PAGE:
The Diplomacy Of The Wise-Hearted

Have you ever tried proving a point? 

Your point. Your own “take on the matter.”

You argue, raise your voice, and employ every tool in your persuasive communication box to drive your notion into everyone’s head.


It’s either you accept what I say, or “to your tents O Israel!”

Like Dale Carnegie wrote, “The world is full of people who are grabbing and self-seeking. So the rare individual who unselfishly tries to serve others has an enormous advantage.” 


These “rare individuals” are wise people. People who seek to influence others. And they understand the role of diplomacy (skill in dealing with others without causing bad feelings) in influence.


One Biblical wise-hearted professional worth learning from is Paul. Paul is often considered to be the most important person after Jesus in the history of Christianity. Learned. Influential.


From his teachings and life, we can pinpoint 3 questions he likely asks himself when he interacts with others:

  1. Is this expedient?


People often say “I have the right to do and say anything.” Without minding how it affects the other person or party.

The Corinthian church bragged about such liberty to do or say whatever they feel like… So Paul needed to speak some sense to them about such an idea.

In his letter to them, he wrote, “All things are lawful unto me, but all things are not expedient: all things are lawful for me, but I will not be brought under the power of any.” (1 Corinthians 6: 12)


Many times, people spend time and energy arguing and fighting over things that are not expedient – things that do not bring solutions to a problem or provide an easy and quick way of doing something.

In the Christian assembly, at work, in the home… Are all those endless friction-bringing matters expedient? Are they the weightier matters? 

Does it contribute to our goal?

Paul said, it might be lawful (a nice-to-have), but if it’s not expedient (a must-have), it will not master me.


We will live better and brighter lives if we hold on to inconsequential things with loose hands.


2. Am I all things to all men?

And unto the Jews I became as a Jew, that I might gain the Jews; to them that are under the law, as under the law, that I might gain them that are under the law;

 To them that are without law, as without law, (being not without law to God, but under the law to Christ,) that I might gain them that are without law.

To the weak became I as weak, that I might gain the weak: I am made all things to all men, that I might by all means save some.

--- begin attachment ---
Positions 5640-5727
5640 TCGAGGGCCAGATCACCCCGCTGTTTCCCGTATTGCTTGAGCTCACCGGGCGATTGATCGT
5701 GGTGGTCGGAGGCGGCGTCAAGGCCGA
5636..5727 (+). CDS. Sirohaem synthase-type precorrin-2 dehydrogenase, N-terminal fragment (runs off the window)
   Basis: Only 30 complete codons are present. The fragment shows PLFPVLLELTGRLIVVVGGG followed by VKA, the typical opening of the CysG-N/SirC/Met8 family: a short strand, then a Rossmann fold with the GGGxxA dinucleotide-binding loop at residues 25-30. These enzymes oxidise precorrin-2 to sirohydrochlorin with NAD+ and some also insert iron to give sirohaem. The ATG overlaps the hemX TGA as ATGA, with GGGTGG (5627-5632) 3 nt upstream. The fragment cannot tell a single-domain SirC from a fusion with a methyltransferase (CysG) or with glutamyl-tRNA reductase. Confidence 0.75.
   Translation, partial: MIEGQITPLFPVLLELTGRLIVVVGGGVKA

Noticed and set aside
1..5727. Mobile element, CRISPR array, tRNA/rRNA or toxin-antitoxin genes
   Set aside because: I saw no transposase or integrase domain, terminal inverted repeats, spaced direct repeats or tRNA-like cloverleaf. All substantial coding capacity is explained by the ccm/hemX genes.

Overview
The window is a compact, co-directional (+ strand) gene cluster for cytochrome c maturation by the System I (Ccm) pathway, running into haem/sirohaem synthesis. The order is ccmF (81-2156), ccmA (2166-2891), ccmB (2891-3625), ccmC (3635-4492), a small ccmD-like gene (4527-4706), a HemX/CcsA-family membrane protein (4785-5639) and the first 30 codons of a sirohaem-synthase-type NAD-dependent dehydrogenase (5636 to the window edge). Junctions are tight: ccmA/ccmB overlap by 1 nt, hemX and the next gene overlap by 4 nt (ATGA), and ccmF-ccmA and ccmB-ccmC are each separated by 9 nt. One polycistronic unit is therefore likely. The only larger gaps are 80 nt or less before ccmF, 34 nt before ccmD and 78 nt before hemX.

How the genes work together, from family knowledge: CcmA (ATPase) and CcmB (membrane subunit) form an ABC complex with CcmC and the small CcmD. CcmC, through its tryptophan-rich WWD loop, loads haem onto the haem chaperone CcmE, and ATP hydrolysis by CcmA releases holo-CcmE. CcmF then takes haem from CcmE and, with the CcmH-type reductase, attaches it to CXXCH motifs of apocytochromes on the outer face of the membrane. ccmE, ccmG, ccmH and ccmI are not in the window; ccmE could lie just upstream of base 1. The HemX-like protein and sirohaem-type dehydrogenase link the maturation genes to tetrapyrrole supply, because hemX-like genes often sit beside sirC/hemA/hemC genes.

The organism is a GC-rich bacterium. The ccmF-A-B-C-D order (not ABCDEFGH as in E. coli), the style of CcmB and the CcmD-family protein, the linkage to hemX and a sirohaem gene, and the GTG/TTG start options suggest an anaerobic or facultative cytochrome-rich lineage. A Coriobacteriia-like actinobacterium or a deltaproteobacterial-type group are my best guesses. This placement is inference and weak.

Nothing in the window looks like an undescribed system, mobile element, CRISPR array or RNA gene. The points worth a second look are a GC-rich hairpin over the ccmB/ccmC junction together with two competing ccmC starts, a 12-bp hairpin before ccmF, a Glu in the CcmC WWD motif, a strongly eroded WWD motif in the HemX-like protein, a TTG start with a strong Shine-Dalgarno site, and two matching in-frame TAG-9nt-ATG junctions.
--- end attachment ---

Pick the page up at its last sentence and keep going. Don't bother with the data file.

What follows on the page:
And this I do for the gospel’s sake, that I might be partaker thereof with you. (1 Corinthians 9: 20-23)


Paul knew how to relate with everyone at every level.

He never allowed his position, knowledge or background to stand between him and those he ought to touch with the gospel.

His passion for the gospel drove him to be all things to all men. You are Peter the apostle; we are one. Timothy the youth; you are my own son. Onesimus, the former runaway worthless slave; you are my son.


His ability to reason with the learned Pharisees and discuss with the unlearned helped him relate with and influence different classes of people.


In your dealings with people, are you all things to all men? Reaching everyone at their level and finding a common ground that helps you connect with, and win them over.


3. Are my words seasoned with salt? 

Paul gave the Colossians an admonition that we all need to always remember:  Let your speech be always with grace, seasoned with salt, that ye may know how ye ought to answer every man. (Colossians 4: 6)


When your speech contains grace and salt, it won’t be derogatory, insulting, “me-me-me”, resentful, insensitive, rude, filthy… It will soothe the ears and heart. Even if you disagree with the other party, it doesn’t have to lash and crush.

So, the next time you feel that pressure to prove your point at all costs, pause. Act like a wise-hearted professional:

Is this expedient?

Am I all things to all men?

Are my words seasoned with salt?


But you know, the carnal man can’t simply act like this. The flesh doesn’t enjoy staying under. It will scream and scream till it has its way.


That’s why we all need the first and second work of grace: Salvation and Sanctification.

An experience in which God forgives and cleanses you from sin… and then circumcises your heart so that the Adamic nature – self – is dealt with.

You need this experience if you don’t have it. And it can be all yours if you pray – asking God to save and sanctify you.


Then, you’ll receive the Divine Grace to be a wise-hearted professional. 

Oh, the countless lives you will influence – just like Paul did.

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